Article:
The world is full of all types of people, and this is a good thing because it takes all kinds to make the world go around. There are people who like sports and are glued to the TV from September to February to see who wins the college football championship or the Super bowl, and then there are people who have never even seen a touchdown. There are people who like to read, and there are those that prefer to spend their time at the movies or hiking. Some people are outgoing and make friends easily while others are perfectly content to spend their time alone. For every type of person in this world there is an interest and a hobby to take up, as well as things to help them make decisions about how to spend their lives and deal with conflict when it arises.

For people who have more debt than they can pay, there are two general lines of thinking on how to manage this debt. One type of debtor will stick their head in the sane and hope their financial troubles disappear. But, we all know that ignoring a problem is not the answer and will only makes things worse. The second type of debtor is the type that tackles their debt load head on and finds ways to overcome the burden that is associated with overwhelming debt. One of the best ways to do this is to file for bankruptcy. Here are some ways bankruptcy can help a distressed borrower:

         Bankruptcy will eliminate or reduce your total debt load, and this gives you a little breathing room in your monthly budget.

         Bankruptcy laws prohibit creditors from trying to enforce their debt, either by sending it to a collection agency or by calling you in an attempt to collect what is due.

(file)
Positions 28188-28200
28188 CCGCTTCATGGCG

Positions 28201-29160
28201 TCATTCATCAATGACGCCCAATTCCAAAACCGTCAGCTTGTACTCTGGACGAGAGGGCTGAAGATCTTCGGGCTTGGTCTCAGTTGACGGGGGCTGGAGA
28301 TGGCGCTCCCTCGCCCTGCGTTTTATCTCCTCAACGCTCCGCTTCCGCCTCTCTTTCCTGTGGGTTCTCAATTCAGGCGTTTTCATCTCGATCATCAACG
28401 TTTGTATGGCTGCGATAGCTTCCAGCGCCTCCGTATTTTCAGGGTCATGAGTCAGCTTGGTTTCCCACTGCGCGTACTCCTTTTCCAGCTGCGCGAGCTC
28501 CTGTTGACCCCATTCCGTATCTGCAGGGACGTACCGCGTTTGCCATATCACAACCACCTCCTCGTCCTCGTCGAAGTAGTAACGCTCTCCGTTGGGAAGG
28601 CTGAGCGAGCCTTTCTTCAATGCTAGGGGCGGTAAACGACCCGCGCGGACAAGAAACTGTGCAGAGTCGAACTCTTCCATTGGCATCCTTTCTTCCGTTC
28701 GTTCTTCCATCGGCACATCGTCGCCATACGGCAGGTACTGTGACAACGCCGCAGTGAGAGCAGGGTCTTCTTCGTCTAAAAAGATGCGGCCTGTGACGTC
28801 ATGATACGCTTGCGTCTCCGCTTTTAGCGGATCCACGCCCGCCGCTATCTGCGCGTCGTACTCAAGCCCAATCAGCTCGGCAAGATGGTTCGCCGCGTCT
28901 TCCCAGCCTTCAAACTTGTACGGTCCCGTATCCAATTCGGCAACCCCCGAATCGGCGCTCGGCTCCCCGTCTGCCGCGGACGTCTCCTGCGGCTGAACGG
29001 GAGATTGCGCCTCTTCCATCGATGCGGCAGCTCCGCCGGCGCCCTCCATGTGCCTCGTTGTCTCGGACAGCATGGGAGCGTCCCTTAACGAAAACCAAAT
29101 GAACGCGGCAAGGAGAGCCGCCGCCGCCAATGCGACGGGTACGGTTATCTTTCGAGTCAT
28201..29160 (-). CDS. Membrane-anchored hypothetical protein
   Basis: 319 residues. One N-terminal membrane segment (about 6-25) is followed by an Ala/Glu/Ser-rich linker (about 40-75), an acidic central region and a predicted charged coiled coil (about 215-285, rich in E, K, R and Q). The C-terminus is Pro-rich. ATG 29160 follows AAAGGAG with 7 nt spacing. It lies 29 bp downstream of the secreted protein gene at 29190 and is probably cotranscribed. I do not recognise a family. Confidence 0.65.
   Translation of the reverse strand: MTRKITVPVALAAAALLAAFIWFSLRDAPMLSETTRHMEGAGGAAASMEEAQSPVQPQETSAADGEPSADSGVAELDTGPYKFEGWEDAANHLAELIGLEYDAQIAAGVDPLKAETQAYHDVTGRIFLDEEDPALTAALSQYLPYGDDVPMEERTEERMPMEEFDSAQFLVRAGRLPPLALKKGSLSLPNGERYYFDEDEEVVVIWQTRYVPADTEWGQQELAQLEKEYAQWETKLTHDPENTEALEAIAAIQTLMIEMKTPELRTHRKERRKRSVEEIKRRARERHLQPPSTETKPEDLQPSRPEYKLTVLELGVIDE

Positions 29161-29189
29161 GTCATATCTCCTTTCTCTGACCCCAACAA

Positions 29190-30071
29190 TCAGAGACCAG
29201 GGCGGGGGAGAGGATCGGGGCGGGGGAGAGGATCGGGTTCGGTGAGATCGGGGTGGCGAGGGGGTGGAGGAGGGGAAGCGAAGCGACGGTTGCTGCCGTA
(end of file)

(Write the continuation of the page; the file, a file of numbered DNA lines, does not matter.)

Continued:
Bankruptcy gives you the chance to rewrite some of your debts, so the terms are more favorable and easier to manage.

The exact benefit you will get from filing bankruptcy will depend on your personal circumstances, and on the type of bankruptcy you file. There are some legal gymnastics that need to take place before you can file a case, but a skilled bankruptcy attorney will know how to perform the tasks needed. If you are behind on your bills or have more debt than income, call us for help. We will go over your finances and let you know your options so you can begin the process with confidence.

If you have more questions about bankruptcy, contact us at We will help by coming up with solutions that work for you and have multiple locations to meet your needs for office visits.

Friday, October 7, 2016

Three "Symptoms" Of Bankruptcy

Just like when you are coming down with a cold there are tell-tale symptoms, if you are in dire financial straits there will also be signs you should not ignore. Just like a cold can turn into the full blown flu or something worse if not treated, difficult finances can quickly spiral out of control if you do not take action. The “medication” that helps the most when money is tight is to buckle down and figure out how to eliminate some of your monthly obligations so your money is freed up to put towards necessities. One way to do this is to contact your lenders and see if they will lower your interest rates or will rewrite your loan and another option is to try and take out a consolidation loan so you only have one lump payment a month to make towards all of your debts. But a second choice also exists, and it is by filing bankruptcy.

Bankruptcy will eliminate certain debts, and will also put a stop to harassing collection calls and letters. If you are not sure you need bankruptcy, here are three “symptoms” to be on the lookout for when you are going over your monthly expenses:

         Are you behind on any payments?

         Have any of your creditors charged you late or over the limit fees?

         Are you relying on credit to pay for everyday needs like groceries?

If you answered yes to any of these things, you might be an ideal candidate for bankruptcy. Another good one to watch for is collection activity being taken against you. If you are being sued for a past due bill, are being garnished, or are facing possible repossession of your car or foreclosure of your home, it is likely you need to file bankruptcy. You should also think about filing for bankruptcy is you are receiving collection calls or letters, and have been unable to work out a manageable agreement with the collector. When you file bankruptcy, these calls and letters are required to come to an immediate stop and this can give you the break you need to figure out your next step.